January 11, 2013
MEGAN MCARDLE: How Much Can We Cut Defense?
Not that I disagree with the fundamental premise: our defense budget is large, and can probably be cut back a lot. I mean, we could save a huge amount of money just by cutting back to the spending levels of . . . the United States, ca 2007.
Ah, yes, back in the frugal Bush years. But there’s a more serious point:
I would like to see someone specify how far we could cut. Should we be spending the same amount as China? Twice as much? Would that be a stable equilibrium, or would we be encouraging the emergence of global competitors who would then force us to spend more again?
When I think about this, I think of Google. It’s safe to say that Google spends more than anyone else on the development of web services, including improving stuff that they aleady spend more on than anyone else, and do better than anyone else, like . . . web search. You could argue that they should stop, because it’s a waste of money: they’ve already got the top ranked search engine, and webmail program. Why continue to spend money making those things better when they’ve already got such a dominant position?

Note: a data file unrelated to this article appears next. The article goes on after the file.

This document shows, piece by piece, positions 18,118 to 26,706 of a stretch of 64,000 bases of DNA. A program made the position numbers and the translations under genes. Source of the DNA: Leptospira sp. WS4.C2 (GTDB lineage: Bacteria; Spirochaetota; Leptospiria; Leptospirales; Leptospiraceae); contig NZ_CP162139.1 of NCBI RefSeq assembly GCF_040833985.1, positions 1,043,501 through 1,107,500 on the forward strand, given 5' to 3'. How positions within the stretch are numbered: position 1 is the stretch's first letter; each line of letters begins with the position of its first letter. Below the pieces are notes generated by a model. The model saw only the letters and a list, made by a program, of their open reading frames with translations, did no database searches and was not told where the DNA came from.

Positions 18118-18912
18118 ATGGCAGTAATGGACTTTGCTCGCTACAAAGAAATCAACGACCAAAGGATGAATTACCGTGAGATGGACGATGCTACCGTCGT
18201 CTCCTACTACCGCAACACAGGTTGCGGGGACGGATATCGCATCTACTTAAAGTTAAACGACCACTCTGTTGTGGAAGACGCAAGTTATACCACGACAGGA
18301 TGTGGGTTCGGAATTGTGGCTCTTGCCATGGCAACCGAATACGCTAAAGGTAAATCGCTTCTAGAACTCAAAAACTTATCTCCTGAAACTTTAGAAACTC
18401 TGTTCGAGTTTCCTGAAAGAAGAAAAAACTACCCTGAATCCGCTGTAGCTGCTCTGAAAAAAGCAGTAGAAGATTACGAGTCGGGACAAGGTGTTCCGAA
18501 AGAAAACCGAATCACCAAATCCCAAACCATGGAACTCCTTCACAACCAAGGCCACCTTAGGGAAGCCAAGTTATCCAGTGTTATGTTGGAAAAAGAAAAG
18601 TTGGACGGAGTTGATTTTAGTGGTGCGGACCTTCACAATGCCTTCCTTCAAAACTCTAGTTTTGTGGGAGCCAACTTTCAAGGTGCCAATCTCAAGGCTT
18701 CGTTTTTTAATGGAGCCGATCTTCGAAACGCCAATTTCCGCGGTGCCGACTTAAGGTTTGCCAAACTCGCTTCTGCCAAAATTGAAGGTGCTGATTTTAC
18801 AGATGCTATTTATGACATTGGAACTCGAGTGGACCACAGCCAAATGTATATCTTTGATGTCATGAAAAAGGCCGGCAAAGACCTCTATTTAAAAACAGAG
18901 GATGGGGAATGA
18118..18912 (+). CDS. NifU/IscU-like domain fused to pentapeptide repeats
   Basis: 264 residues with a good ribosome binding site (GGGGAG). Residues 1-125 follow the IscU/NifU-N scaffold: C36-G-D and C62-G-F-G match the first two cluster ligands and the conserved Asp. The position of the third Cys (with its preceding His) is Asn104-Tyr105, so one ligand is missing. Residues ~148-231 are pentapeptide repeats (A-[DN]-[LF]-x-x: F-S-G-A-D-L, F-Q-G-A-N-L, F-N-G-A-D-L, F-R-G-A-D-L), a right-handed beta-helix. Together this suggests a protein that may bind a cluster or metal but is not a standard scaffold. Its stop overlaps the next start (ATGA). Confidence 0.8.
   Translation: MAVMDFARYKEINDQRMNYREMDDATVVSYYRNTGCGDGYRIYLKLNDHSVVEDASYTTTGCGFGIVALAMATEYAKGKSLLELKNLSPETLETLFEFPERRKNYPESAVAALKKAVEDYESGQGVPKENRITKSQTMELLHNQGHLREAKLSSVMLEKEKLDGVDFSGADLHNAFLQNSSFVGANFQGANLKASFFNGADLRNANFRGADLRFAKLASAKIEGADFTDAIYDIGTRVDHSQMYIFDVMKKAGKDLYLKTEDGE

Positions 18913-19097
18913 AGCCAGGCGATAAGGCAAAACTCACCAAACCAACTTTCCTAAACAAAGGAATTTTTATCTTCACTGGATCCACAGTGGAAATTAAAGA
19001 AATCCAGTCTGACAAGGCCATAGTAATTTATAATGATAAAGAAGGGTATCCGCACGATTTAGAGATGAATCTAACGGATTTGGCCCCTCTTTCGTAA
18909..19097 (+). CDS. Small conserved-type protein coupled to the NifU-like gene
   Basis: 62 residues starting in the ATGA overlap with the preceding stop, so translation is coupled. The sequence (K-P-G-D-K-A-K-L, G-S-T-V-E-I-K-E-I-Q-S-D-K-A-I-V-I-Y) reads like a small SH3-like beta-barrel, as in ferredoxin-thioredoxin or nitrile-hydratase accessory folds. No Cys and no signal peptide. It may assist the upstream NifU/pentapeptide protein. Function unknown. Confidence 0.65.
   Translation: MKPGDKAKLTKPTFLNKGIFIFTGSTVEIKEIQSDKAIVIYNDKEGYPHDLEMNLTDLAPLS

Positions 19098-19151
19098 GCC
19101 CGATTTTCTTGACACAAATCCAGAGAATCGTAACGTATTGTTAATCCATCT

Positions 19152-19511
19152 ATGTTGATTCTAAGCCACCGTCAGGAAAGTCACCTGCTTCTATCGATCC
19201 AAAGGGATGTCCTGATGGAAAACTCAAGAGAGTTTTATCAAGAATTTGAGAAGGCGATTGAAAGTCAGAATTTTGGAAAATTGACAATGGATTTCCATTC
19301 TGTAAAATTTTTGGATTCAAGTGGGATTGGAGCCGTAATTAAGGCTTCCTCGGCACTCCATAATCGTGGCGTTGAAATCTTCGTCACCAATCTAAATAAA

And to some extent, I am sure that this is right. Google could spend less on development, and still maintain its position as top dog. Web search is characterized by enormous network effects: Google searches are so useful precisely because everyone else is using Google. That lets them gather loads of information about what links are the most useful responses to a given search–and thereby improve search for all of you. That’s a big barrier to potential competitors.
But it seems important to know how much less they could spend–particularly in the context of a budget discussion, where we’re proposing cuts.
I don’t think that many strategic advisors would recommend Google cut back its spending to the level of its next biggest competitor.